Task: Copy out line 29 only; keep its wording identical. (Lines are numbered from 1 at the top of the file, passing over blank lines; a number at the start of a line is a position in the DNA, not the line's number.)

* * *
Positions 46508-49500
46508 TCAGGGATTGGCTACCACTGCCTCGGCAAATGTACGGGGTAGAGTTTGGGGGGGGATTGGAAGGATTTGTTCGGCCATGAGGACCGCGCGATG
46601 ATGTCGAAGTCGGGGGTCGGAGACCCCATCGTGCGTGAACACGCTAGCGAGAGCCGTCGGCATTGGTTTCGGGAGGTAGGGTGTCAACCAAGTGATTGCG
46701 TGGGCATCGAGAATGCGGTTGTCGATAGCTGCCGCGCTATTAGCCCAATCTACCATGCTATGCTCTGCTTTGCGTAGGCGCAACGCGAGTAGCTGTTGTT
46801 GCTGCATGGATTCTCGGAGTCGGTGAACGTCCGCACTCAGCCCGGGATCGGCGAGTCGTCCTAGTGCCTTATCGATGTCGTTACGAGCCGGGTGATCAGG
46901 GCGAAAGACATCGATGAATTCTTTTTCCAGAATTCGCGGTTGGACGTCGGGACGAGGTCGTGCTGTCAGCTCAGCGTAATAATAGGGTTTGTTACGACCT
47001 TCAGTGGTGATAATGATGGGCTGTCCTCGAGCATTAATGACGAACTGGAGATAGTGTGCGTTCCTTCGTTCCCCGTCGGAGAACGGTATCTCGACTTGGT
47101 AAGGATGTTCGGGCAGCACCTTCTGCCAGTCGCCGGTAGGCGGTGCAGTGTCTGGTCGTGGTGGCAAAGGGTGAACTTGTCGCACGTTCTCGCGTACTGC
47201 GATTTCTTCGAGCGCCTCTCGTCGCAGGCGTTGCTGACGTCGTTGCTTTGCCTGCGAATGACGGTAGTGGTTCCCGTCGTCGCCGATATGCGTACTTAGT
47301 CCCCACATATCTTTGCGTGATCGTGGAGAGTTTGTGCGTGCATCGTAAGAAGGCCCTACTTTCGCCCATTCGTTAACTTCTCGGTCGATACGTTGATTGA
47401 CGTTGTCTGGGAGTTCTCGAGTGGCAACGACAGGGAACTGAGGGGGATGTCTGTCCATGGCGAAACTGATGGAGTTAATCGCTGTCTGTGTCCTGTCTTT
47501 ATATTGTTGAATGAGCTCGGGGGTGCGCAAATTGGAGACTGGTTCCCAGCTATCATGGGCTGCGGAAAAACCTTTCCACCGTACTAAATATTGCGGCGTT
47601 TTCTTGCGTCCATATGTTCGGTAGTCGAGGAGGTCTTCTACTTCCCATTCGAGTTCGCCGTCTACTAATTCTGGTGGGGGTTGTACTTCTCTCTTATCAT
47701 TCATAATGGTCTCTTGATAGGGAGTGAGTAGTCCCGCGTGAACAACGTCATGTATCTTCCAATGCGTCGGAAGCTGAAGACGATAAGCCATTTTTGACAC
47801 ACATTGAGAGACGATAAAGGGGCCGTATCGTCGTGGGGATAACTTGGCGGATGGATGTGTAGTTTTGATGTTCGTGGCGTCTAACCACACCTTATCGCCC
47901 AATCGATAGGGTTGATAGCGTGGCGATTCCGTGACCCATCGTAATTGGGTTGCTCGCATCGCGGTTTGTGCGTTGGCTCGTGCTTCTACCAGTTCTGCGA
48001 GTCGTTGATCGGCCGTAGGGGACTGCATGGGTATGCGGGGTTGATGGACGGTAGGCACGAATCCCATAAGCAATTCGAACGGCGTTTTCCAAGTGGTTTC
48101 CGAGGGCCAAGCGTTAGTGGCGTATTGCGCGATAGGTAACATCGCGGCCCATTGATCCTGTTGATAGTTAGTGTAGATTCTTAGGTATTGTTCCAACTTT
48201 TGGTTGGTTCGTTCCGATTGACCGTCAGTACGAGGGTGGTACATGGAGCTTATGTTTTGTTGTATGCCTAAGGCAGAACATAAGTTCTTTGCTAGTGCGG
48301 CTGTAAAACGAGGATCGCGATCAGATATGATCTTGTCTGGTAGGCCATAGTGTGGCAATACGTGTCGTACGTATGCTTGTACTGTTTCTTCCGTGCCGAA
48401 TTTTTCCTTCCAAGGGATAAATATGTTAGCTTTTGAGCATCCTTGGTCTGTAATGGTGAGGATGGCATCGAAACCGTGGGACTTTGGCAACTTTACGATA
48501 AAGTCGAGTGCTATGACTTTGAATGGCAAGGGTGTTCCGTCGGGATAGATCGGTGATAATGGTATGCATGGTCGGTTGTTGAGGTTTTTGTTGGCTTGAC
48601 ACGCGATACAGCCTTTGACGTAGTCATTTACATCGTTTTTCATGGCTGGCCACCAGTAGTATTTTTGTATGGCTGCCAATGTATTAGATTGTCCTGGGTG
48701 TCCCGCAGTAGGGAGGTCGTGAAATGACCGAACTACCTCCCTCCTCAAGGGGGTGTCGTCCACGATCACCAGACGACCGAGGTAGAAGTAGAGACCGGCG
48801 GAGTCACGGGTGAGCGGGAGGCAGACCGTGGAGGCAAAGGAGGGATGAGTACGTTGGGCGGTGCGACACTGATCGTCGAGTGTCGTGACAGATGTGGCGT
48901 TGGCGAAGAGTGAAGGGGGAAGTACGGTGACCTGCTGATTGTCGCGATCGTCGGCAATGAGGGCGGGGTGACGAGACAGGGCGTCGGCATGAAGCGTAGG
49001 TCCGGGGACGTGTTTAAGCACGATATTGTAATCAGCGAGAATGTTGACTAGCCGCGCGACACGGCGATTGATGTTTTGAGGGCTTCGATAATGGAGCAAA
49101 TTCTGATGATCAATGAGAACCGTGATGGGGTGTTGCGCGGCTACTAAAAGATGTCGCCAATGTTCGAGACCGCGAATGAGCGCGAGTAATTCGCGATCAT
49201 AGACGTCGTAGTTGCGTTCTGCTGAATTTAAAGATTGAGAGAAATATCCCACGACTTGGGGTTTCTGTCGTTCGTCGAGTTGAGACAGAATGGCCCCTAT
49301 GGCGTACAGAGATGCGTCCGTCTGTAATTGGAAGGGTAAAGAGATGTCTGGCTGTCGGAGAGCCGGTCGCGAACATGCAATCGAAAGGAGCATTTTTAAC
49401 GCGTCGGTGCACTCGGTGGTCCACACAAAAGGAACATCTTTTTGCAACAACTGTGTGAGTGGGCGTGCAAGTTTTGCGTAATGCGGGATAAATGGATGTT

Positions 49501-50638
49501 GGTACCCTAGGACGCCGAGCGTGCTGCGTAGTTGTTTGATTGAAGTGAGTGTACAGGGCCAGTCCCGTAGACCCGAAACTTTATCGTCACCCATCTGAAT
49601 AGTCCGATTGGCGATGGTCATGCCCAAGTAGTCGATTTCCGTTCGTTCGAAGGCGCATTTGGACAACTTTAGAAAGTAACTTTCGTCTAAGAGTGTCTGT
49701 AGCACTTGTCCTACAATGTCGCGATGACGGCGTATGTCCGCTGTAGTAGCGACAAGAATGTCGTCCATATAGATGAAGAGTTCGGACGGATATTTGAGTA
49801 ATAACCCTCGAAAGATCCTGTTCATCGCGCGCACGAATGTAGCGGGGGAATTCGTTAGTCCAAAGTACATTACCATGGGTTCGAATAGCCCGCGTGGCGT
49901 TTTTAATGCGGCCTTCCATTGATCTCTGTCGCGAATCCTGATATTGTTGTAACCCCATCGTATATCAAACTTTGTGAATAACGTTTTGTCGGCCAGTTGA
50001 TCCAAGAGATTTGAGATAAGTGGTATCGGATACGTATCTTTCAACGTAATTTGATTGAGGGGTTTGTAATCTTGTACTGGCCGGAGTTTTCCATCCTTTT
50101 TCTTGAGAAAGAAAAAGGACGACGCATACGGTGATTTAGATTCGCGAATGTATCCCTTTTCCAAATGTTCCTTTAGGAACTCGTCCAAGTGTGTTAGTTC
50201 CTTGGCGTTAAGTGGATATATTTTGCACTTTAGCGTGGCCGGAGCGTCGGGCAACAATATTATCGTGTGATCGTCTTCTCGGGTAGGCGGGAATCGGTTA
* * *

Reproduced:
49201 AGACGTCGTAGTTGCGTTCTGCTGAATTTAAAGATTGAGAGAAATATCCCACGACTTGGGGTTTCTGTCGTTCGTCGAGTTGAGACAGAATGGCCCCTAT